SNOLAB announced today the appointment of Nigel Smith as the new Director of the SNOLAB International Underground Science Facility, effective June 1, 2009. As the Deputy Divisional Head (Precision Weak Physics) and Group Leader (Dark Matter) at STFC Rutherford Appleton Laboratory in England, Dr. Smith will contribute a great depth of experience and proficiency in underground science. His role as Project Manager for the Boulby Underground Facility and the ZEPLIN III Dark Matter experiment as well as Professor at Imperial College in London, England has prepared him to take on a new challenge. After six months of searching and evaluating candidates, an international selection committee recommended him for the leadership position.
Obtaining a Bachelor of Science in physics (1985) and a Ph.D. in astrophysics (1991) at Leeds University, Nigel Smith became a lecturer at his alma mater and a Research Associate at Imperial College, London. He then moved on to Rutherford Appleton Laboratory as Group Leader (Dark Matter) in 1998. Dr. Smith has also had the opportunity of working in the South Pole as the sole operator of an air shower array telescope at the U.S. Amundsen-Scott station. Since 1992 he has been actively involved in the development and operation of underground detectors to search for the Weakly Interacting Dark Matter particles left over from the Big Bang and thought to make up about 23% of the Universe. As leader of the research program at the Boulby underground facility in Northern England, he participated in the development of a progression of detection techniques with increasing sensitivity that have led to the present ZEPLIN III detector based on liquid xenon. Dr. Smith currently participates in international committees as the Co-Chair of the ASPERA Dark Matter Working Group and a member of the Institute of Astroparticle Physics Group Committee.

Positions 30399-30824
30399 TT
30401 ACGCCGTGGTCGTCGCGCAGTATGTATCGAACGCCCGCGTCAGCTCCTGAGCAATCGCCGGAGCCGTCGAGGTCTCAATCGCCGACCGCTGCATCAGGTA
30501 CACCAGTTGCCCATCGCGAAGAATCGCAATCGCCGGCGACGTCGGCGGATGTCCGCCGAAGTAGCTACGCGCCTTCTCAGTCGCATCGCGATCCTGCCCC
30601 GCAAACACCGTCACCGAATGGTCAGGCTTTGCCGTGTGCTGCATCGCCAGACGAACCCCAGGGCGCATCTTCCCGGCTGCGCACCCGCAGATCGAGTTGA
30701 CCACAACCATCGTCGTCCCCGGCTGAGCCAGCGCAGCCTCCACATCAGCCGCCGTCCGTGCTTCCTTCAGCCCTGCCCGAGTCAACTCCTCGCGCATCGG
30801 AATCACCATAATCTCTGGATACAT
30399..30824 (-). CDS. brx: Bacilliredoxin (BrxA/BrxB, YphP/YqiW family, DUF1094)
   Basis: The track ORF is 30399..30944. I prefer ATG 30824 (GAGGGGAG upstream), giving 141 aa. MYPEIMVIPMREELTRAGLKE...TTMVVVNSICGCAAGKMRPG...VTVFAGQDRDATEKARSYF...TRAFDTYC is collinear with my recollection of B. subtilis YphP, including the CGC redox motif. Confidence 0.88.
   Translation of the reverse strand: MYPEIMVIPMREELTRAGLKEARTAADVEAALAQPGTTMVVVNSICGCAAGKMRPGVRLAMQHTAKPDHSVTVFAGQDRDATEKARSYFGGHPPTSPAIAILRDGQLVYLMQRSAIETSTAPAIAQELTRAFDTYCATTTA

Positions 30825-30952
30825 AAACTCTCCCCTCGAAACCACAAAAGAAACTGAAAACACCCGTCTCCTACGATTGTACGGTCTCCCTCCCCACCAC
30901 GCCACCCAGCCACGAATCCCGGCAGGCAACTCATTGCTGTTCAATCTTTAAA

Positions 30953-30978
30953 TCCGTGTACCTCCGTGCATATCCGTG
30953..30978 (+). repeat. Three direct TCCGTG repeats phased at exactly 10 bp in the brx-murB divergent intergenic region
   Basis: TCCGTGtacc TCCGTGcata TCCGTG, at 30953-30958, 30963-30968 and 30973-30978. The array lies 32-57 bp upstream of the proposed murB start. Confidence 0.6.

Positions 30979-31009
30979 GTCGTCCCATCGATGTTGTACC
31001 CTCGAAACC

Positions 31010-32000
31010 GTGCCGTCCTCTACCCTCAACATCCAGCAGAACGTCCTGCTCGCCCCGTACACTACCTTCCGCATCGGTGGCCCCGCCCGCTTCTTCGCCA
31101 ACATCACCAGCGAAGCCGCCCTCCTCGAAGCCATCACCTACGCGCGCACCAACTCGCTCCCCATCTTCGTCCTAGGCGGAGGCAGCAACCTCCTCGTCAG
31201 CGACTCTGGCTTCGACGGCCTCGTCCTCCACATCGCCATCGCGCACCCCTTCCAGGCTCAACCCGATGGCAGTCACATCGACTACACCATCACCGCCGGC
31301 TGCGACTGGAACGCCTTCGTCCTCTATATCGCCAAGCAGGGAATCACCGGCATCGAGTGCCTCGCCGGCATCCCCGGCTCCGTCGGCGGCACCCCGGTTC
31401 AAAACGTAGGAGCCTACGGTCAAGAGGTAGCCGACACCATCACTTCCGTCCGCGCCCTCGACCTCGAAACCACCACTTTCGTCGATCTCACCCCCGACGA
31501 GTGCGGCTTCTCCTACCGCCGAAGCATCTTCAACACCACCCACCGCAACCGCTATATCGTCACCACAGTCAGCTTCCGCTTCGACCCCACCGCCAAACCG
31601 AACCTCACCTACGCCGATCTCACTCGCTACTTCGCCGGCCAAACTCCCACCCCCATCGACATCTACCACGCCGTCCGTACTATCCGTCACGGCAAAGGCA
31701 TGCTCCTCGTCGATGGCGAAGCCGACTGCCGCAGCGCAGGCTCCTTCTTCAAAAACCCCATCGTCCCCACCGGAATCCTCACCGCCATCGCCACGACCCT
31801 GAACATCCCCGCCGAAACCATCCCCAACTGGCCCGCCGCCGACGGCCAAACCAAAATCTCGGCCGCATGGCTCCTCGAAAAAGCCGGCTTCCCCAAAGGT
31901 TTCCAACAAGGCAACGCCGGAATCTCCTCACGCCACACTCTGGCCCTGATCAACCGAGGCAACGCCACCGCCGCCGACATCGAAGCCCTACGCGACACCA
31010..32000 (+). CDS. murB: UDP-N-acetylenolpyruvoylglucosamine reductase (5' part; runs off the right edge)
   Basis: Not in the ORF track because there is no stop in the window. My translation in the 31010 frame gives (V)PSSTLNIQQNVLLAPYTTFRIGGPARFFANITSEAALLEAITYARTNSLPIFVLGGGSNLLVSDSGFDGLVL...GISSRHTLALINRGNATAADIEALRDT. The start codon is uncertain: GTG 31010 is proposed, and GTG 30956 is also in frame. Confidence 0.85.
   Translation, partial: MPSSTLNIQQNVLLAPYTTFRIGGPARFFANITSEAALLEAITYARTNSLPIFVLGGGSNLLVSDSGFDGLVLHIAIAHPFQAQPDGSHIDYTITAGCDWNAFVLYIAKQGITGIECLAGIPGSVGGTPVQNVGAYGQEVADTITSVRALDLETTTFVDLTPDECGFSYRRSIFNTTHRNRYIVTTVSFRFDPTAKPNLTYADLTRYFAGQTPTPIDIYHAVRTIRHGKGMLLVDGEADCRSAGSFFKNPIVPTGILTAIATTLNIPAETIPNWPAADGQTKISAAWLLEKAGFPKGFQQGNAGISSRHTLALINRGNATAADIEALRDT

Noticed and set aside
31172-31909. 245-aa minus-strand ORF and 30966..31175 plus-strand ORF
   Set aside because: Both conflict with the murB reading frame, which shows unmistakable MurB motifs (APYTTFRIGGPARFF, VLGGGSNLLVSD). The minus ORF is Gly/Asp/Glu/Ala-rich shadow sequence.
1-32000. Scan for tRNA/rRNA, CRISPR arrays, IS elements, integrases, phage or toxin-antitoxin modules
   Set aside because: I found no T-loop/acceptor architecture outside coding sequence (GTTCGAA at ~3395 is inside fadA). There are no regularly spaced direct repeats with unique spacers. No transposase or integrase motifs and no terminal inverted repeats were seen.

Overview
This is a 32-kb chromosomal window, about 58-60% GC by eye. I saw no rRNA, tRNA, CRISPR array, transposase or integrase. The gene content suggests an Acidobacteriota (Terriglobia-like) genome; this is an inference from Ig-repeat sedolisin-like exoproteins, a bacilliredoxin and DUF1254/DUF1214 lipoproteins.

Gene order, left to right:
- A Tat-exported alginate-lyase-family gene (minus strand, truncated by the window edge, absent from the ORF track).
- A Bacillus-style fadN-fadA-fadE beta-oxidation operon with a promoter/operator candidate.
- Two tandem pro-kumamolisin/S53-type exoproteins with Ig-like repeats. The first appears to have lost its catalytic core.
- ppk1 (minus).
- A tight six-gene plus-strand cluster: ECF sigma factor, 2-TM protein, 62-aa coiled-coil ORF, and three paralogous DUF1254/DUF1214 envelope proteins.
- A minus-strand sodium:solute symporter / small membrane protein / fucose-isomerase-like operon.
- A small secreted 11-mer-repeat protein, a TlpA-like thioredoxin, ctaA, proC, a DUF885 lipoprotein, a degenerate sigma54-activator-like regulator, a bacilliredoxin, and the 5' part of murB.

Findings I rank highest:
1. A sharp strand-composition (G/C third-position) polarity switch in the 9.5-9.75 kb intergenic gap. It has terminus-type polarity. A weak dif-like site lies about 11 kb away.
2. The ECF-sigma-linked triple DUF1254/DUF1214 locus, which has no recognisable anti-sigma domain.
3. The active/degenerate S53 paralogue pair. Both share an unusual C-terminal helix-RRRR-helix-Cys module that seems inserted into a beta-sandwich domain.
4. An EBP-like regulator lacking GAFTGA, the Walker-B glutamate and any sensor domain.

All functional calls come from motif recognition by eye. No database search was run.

In regards to this new opportunity, Dr.Smith asserts “SNOLAB is a fantastic Canadian research laboratory that is attracting some of the best international astroparticle physics experiments in the world. Its extreme depth and cleanliness provides an ultra-low background environment in which to perform these exquisite measurements. It’s a great privilege, and wonderfully exciting, to be given the opportunity to serve as Director of SNOLAB and I really look forward to working with the great team there to continue to develop its strong and world-leading research programme.”
Building on a history of strong collaboration, TRIUMF looks forward to working with Dr. Smith and SNOLAB on future endeavors in these exciting fields of science.
Based on SNOLAB's Press Release
Maria Jose Crousillat
TRIUMF's Communications Assistant